Data Driven Modeling


PhD seminar series at Chair for Computer Aided Architectural Design (CAAD), ETH Zurich

Vahid Moosavi


Second Session: Introduction to Probability


27th Semptember 2016

Topics to be discussed

Probability Theory

  • Certainty and Determinism
  • Laplace‚Äôs demon
  • Poncare and the end of determinism
  • Deterministic Unpredictability (Chaos Theory and Bifurcation)
  • Uncertainty and Randomness
  • Fuzziness, vagueness and ambiguity
  • Variable and Parameter
  • Random Variable
  • Probability (Kolmogrov) axioms
  • Independent Random Variables
  • Joint Probability
  • Baysian Rules and Conditional Probability
  • Probability distributions
  • Expected Value
  • Variance
  • Covariance
  • Law of Large Numbers
  • Central Limit Theorem
In [1]:
import warnings
warnings.filterwarnings("ignore")
import pandas as pd
import numpy as np
from matplotlib import pyplot as plt
pd.__version__
import sys
import sompylib.sompy as SOM
import sompylib1.sompy as SOM1

%matplotlib inline

Determinism

  • Starting gradually from 16th century
  • Newotonian Mechanics and rapid growth of science
  • To beiliev in Objective Truth
  • Determinism turns to beileve in the truth of equations in describing the underlying mechansim of natural phenomena.
  • Laplace's Deamon

but it really works in many systems!

In [2]:
from IPython.display import YouTubeVideo
YouTubeVideo('EZNpnCd4ZBo',width=700, height=600)
Out[2]:

Now simply a Double Pendulum!

still one can write the underlying equations

In [1]:
# Double pendulum formula translated from the C code at
# http://www.physics.usyd.edu.au/~wheat/dpend_html/solve_dpend.c

from numpy import sin, cos
import numpy as np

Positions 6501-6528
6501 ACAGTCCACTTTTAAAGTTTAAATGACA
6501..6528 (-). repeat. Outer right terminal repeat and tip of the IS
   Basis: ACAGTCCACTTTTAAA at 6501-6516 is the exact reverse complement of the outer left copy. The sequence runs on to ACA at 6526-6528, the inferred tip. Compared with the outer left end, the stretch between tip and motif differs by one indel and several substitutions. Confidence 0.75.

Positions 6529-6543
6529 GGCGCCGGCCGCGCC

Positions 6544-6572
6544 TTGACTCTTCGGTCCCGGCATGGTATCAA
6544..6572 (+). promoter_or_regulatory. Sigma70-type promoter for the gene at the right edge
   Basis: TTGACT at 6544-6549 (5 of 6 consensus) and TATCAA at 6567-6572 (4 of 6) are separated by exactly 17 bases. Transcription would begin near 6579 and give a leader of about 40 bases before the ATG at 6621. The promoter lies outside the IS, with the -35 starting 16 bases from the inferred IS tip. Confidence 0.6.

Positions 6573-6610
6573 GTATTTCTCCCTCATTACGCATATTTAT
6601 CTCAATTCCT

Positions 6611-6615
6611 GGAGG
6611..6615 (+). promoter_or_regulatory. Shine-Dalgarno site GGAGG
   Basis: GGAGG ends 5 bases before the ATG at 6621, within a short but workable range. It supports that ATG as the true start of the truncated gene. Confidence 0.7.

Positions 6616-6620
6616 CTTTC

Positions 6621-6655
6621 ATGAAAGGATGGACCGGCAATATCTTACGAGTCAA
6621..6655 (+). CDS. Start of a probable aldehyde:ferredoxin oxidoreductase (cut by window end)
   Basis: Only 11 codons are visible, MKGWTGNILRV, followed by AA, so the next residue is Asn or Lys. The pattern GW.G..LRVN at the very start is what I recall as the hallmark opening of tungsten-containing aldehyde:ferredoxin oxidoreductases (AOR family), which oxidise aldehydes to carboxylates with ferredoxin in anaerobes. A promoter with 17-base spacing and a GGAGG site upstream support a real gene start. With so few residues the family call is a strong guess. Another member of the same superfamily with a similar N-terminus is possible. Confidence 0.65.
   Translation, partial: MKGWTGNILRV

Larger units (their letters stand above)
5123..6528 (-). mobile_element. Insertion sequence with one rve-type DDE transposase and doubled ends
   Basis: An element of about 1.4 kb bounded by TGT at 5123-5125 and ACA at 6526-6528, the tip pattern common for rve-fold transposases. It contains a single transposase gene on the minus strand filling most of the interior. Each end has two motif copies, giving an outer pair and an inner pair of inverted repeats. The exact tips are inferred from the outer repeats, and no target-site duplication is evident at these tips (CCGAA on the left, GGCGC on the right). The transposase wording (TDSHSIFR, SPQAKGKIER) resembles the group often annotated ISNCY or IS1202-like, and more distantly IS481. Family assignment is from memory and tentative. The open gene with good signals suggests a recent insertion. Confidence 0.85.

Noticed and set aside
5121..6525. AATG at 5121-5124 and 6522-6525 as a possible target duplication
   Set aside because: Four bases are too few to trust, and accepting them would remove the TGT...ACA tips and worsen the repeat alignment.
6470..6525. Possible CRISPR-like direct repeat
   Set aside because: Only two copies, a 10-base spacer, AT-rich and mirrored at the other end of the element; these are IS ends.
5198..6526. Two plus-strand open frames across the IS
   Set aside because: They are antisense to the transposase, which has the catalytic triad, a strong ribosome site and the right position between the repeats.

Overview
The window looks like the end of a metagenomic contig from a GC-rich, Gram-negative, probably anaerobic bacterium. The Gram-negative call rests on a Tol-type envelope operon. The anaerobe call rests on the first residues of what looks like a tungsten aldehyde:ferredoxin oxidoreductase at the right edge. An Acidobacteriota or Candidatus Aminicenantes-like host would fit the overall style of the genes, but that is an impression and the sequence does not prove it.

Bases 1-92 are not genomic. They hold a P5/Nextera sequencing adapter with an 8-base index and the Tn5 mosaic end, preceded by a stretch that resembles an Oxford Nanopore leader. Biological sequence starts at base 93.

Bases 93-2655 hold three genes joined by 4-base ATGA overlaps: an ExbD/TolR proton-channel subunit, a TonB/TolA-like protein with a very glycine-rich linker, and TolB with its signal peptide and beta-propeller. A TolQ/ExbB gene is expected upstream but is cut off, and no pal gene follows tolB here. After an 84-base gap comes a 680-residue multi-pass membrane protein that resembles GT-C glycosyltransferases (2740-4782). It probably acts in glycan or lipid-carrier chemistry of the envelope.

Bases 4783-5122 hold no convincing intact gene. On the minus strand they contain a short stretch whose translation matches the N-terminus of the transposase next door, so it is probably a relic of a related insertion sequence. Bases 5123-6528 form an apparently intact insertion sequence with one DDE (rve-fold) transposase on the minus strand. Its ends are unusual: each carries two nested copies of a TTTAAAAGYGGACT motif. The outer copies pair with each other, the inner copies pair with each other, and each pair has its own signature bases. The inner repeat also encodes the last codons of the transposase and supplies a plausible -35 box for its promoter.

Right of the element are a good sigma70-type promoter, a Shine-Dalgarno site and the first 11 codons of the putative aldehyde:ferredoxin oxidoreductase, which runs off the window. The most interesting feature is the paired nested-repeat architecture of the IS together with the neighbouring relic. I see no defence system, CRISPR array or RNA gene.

import matplotlib.pyplot as plt
import scipy.integrate as integrate
import matplotlib.animation as animation

G = 9.8  # acceleration due to gravity, in m/s^2
L1 = 1.0  # length of pendulum 1 in m
L2 = 0.7 # length of pendulum 2 in m
M1 = 1.0  # mass of pendulum 1 in kg
M2 = 1.0  # mass of pendulum 2 in kg


def derivs(state, t):

    dydx = np.zeros_like(state)
    dydx[0] = state[1]

    del_ = state[2] - state[0]
    den1 = (M1 + M2)*L1 - M2*L1*cos(del_)*cos(del_)
    dydx[1] = (M2*L1*state[1]*state[1]*sin(del_)*cos(del_) +
               M2*G*sin(state[2])*cos(del_) +
               M2*L2*state[3]*state[3]*sin(del_) -
               (M1 + M2)*G*sin(state[0]))/den1

    dydx[2] = state[3]

    den2 = (L2/L1)*den1
    dydx[3] = (-M2*L2*state[3]*state[3]*sin(del_)*cos(del_) +
               (M1 + M2)*G*sin(state[0])*cos(del_) -
               (M1 + M2)*L1*state[1]*state[1]*sin(del_) -
               (M1 + M2)*G*sin(state[2]))/den2

    return dydx

# create a time array from 0..100 sampled at 0.05 second steps
dt = 0.05
t = np.arange(0.0, 30, dt)

# th1 and th2 are the initial angles (degrees)
# w10 and w20 are the initial angular velocities (degrees per second)
th1 = 120.0
w1 = 0.0
th2 = -10.0
w2 = 0.0

# initial state
state = np.radians([th1, w1, th2, w2])

# integrate your ODE using scipy.integrate.
y = integrate.odeint(derivs, state, t)

x1 = L1*sin(y[:, 0])
y1 = -L1*cos(y[:, 0])

x2 = L2*sin(y[:, 2]) + x1
y2 = -L2*cos(y[:, 2]) + y1

fig = plt.figure()
ax = fig.add_subplot(111, autoscale_on=False, xlim=(-2, 2), ylim=(-2, 2))
ax.grid()

line, = ax.plot([], [], 'o-r',markersize=3, lw=2)
trace1, = ax.plot([], [], '-', c='r',lw=.4)
trace2, = ax.plot([], [], '-', c='g',lw=.4)
time_template = 'time = %.1fs'
time_text = ax.text(0.05, 0.9, '', transform=ax.transAxes)


def init():
    line.set_data([], [])
    trace1.set_data([], [])
    trace2.set_data([], [])
    time_text.set_text('')
    return line, time_text


def animate(i):